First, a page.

A walk yesterday reminded me of my pre-Gwynn dog walking experiences. Gwynn is normally very quiet (a fact for which I’m very grateful), and his barking usually consists of a high-pitched whiney bark at other dogs in the park when they won’t play with him, or when he can’t catch them. He’s a big wuss. Yesterday, he brought out his deep manly bark, jumping and darting backwards on the leash, half playful, half thoroughly spooked, leaving me 100% baffled. What was he barking at? A friendly couple I ran into in front of their house, a few blocks from my home. He runs into plenty of people who don’t have dogs with them but still want to pet his rock-star hair-do, and get a good close look at his pink nose while showering him with compliments. This time, however, instead of grinning his big goofy grin, wagging his big goofy tail and soaking in all the attention, he twisted and jumped backwards to avoid being touched, and he slapped his paws on the ground, bum up, tail flagging, like he would if he was encouraging another dog to play. And he barked his deep bark, the one I rarely ever hear, the one that makes him sound grown-up and far more intimidating than you’d expect of a dog with his goofy-cotton-ball appearance. He acted, simultaneously, like he was terrified of the people, and like he was trying to play with them as though they were dogs. I’m pretty sure it must have been because they smelled like other dogs(their own), and it confused him that they didn’t have the dogs with them, because I wasn’t getting any creepy vibes from these people. And I’m a very paranoid person – my imagination brings up the worst possible situation I can think up on a regular basis. So, while I think Gwynn’s spidey senses have not yet been refined enough to entirely trust, yesterday’s encounter brought to mind my walks with Sadie, the sweet blonde mystery-lab.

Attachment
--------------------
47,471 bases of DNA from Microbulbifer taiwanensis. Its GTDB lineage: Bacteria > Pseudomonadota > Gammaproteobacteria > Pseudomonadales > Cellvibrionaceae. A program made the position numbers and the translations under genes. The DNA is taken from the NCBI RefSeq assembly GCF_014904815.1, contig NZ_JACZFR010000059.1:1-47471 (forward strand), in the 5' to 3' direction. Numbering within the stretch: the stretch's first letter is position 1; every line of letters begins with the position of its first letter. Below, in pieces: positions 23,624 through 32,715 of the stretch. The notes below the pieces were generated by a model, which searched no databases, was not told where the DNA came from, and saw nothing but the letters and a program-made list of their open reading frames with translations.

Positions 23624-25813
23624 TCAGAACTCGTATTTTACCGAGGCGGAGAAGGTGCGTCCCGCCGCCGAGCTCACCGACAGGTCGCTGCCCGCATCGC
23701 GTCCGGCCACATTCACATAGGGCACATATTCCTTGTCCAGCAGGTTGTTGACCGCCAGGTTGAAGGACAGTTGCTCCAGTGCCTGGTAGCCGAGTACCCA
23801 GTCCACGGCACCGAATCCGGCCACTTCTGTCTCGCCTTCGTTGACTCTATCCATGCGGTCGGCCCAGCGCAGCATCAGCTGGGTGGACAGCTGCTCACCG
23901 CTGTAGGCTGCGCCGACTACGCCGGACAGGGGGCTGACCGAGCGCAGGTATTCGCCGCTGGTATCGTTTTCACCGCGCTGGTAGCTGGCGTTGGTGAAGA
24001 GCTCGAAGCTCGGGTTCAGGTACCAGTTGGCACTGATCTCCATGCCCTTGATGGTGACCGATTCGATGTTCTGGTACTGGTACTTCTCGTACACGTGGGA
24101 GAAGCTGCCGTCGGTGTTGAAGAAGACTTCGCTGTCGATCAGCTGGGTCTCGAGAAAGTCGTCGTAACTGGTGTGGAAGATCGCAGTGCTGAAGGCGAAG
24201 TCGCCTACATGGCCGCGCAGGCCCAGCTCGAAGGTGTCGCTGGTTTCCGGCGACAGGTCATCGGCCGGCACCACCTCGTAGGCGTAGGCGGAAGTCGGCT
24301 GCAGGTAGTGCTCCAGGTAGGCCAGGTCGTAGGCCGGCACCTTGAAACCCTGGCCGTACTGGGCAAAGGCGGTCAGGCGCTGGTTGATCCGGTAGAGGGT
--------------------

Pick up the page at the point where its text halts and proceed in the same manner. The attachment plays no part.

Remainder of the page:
I walked her twice a week (and still do), pretty much rain or shine, and learned A LOT about dogs, and about my own commitment to my future dog’s well-being. If you’ve never had a dog before, and are unsure about your commitment (to walking your new dog in all kinds of weather, to dealing with poop-pickup, to the less fun aspects of dog ownership)… I highly recommend taking care of other peoples dogs. But that’s not what I wanted to talk about.
I wanted to talk about walking Sadie in the winter. It’s dark when I get home from work and darker when I drop her off at the end of her walk. Her owners live about 10 minutes away from an access to the creek-valley, which is a great place to go for letting a dog run around a bit off-leash. Great, except that, in the winter, it is pretty dark, very isolated, and kind of ominous. It isn’t the kind of place I would walk through alone once it starts getting dark, but being with a dog makes all the difference.
Having a dog with you is like having a security blanket. As sweet and gentle as your dog might be, people around you don’t know that, unless they’re people you already know. Rather like carrying a realistic looking fake gun, you’re holding the leash of a dog that may or may not be fierce and protective. But without the likelihood of someone calling the cops because there’s a nutcase with a gun walking through the neighbourhood.
Walking with a dog is also kind of like having a divining-rod that tells you whether a person is a good or bad-egg. Now, I know I had some pretty disapproving words for Red, and his smarmy “My dog is a good judge of character” comment, but it is true that dogs have an entirely different perspective than people do.